Several well respected companies promote cryogenically treated guitar parts and tubes with claims that they benefit the sound. Callaham for example treat pickups, pots and baseplates. This topic came up again when I was talking tubes with Watford Valves (re a replacement set for my Ghia) and Derek reccomended trying cryo reated EL84's.
I am a bit baffled by all this - I have done a bit of physics and chemistry in my time and know that as you approach absolute zero, chemistry stops. Period. Cooling something to within 70° of absolute zero (the temperature of liquid nitrogen, the refrigerant used in this process) diffusion and recrystallisation slows down to nothing so any change resulting from cryo treatment seems unlikely. Also, any change cannot be locked in as claimed - warming to room temperature HAS to reverse the process. For example anything that runs very hot such as tubes will negate any cryo effect right away - tempering and stress relief has to be done at high temperatures to have any effect at all. I am sure you will tell me if I am wrong!
Checking out some of the companies that do this, their stories are big in what can be done to improve everything - saxaophones, gun barrels, cutting tools, engine parts, complete hi-fi systems (!) - but very short on the science behind it "improves electron flow" "relieves stress" "lowering noise", all with "dramatic effect".
I'd be very interested to hear Myles' view on treating tubes. Has anyone had any experience of the Callaham treated components?
Hi Dave, I have Callahams tele bridge assembly and his prewired control plate assembly installed on my 69 tele. All I know is how much better the sound is than the stock parts that were in there. I do have Lollar Vintage tele pickups which are to my ears the best tele pickups I have ever heard. The lollars are not cryogentically treated like Callaham's pickups but the pots and switchcraft switch, the vintage cloth wire and the wiring heck maybe the whole tele assembly is possibly treated. All I know is that it sounds great. I originally was interested in his parts because he makes them out of the same kind of steel old fenders have., which are mostly heavier and have better sustain and muicality. I learnt about the cryo treatment after the fact. I am not sure if the cryo treatment had any affect on the tone, but it sure sounds great to me. ;D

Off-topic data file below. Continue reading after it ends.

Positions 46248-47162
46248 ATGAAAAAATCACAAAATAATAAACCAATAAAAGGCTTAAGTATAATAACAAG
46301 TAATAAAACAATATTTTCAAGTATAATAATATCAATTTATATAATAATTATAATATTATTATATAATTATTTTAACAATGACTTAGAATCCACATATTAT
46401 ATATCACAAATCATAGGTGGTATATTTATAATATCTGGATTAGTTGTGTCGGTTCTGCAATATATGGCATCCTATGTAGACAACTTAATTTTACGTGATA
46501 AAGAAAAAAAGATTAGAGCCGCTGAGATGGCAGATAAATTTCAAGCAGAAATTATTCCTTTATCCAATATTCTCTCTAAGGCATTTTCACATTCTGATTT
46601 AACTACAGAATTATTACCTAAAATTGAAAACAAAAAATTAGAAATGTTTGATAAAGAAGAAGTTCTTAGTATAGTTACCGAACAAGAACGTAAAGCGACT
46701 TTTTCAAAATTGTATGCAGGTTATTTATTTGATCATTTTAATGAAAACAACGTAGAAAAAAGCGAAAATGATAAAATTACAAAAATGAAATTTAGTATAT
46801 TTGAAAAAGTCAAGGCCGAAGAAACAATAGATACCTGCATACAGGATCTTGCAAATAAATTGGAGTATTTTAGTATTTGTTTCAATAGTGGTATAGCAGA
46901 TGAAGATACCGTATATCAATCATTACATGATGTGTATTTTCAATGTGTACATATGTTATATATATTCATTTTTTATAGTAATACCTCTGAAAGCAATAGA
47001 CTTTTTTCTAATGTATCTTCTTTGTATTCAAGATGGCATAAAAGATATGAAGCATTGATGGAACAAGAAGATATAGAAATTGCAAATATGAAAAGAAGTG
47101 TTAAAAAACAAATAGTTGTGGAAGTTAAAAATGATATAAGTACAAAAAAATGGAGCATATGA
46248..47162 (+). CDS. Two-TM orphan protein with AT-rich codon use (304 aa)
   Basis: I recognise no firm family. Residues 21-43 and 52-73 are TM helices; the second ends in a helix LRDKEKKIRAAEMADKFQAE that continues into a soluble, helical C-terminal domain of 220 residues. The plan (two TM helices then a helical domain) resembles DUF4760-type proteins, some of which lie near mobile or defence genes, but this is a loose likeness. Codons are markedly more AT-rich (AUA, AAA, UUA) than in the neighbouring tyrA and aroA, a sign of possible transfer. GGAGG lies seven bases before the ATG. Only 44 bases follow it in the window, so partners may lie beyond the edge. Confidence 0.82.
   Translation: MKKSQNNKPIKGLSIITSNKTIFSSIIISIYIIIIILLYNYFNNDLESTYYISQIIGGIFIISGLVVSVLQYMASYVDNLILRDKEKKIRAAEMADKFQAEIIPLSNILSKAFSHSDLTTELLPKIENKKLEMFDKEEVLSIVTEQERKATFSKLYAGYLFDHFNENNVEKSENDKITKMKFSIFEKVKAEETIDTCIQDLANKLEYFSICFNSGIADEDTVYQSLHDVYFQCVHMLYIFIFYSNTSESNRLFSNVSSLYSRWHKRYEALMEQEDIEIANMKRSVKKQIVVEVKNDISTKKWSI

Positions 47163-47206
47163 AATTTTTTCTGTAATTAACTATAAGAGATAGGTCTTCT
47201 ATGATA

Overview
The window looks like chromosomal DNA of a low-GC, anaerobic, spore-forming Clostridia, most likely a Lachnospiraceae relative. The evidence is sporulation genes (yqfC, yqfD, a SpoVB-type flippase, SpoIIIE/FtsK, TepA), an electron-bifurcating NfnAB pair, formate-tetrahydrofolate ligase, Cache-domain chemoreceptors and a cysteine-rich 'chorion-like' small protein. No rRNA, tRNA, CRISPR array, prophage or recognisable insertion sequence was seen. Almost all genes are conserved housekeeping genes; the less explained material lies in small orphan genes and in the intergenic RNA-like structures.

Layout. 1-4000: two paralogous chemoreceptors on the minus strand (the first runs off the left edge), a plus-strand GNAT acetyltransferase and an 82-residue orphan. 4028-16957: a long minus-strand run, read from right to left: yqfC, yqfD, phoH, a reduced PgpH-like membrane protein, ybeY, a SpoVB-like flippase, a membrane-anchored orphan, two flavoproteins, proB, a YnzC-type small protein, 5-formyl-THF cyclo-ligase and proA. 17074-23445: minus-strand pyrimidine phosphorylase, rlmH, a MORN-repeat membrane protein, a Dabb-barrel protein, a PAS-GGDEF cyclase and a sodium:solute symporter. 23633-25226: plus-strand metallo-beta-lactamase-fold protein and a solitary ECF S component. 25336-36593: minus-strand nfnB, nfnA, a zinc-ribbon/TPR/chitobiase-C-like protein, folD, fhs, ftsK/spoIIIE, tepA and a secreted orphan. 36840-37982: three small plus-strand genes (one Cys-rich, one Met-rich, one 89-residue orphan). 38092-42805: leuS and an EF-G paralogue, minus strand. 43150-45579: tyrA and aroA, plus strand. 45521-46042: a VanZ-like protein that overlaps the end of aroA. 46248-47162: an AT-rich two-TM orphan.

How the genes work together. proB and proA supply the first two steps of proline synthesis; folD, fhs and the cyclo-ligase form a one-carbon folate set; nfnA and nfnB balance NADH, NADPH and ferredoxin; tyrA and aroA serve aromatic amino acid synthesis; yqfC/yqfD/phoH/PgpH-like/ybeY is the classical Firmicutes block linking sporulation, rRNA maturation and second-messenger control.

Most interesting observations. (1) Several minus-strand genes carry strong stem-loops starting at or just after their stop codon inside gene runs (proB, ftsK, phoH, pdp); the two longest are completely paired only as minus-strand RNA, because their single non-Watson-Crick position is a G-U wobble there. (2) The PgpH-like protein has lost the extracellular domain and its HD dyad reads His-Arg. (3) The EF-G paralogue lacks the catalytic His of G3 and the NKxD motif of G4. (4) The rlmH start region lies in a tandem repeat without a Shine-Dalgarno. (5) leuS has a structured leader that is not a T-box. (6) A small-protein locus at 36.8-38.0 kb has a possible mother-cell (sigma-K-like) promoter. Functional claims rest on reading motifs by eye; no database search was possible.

Post by rcrecelius on Mar 22, 2006 14:36:35 GMT -7
I don't know never heard any of 'em ...but... looking at the prices, I probably never will:^0
Zane, How much do those Lentz guitars cost? FWIW...I believe Bluzsteel has a Callaham bridge on one of his teles.
When I built my parts tele last year, I bought Callahams tele hardware kit (minus the pickups). I dont really buy into the Cyro treatment mumbo jumbo, I just know I like the hardware...particularly the bridgeplate and knobs.
One has to think to ask folks that make these "sub-zero" parts if the same alloy was used. Usually not when it comes to things like saddles and bridges.
I have found no benefit at all personally to subjecting plates of tubes to these low temps as the alloy grain alignment seems to mean nothing. Now in a transformer it may do something if one is looking for some new fast way to try their hand at interleaving the laminations in some random fashion.
I did find from my structural engineering days that subjecting metals to extreme temperature ranges can do some nasty things such as work harden the metal and make it very brittle. The random nature of the structure in plate material and things like micas are what help them expand and contract many times before they work harden and no longer stay in contact with the tube bottle (in the case of the mica) and that is when the tube becomes physically microphonic. I used to find the same thing with those guitar strings that went through this .... they were more brittle and broke easier.
That is my take on things. I could be totally off base and wrong as a skunk as a pet in an outhouse but that is my view.
What have folks found with those cyro strings themselves as an example?
Post by billyguitar on Mar 23, 2006 6:23:35 GMT -7
The cryogenic claims have been coming and going for the last 10 years or so. I tried the strings once and couldn't tell a thing different. Until someone actually does some double blind a/b tests it can't be quantified. As mentioned above, are the same metals being used? If they are installed on two guitars to a/b, can the guitars really be equal in all other ways?
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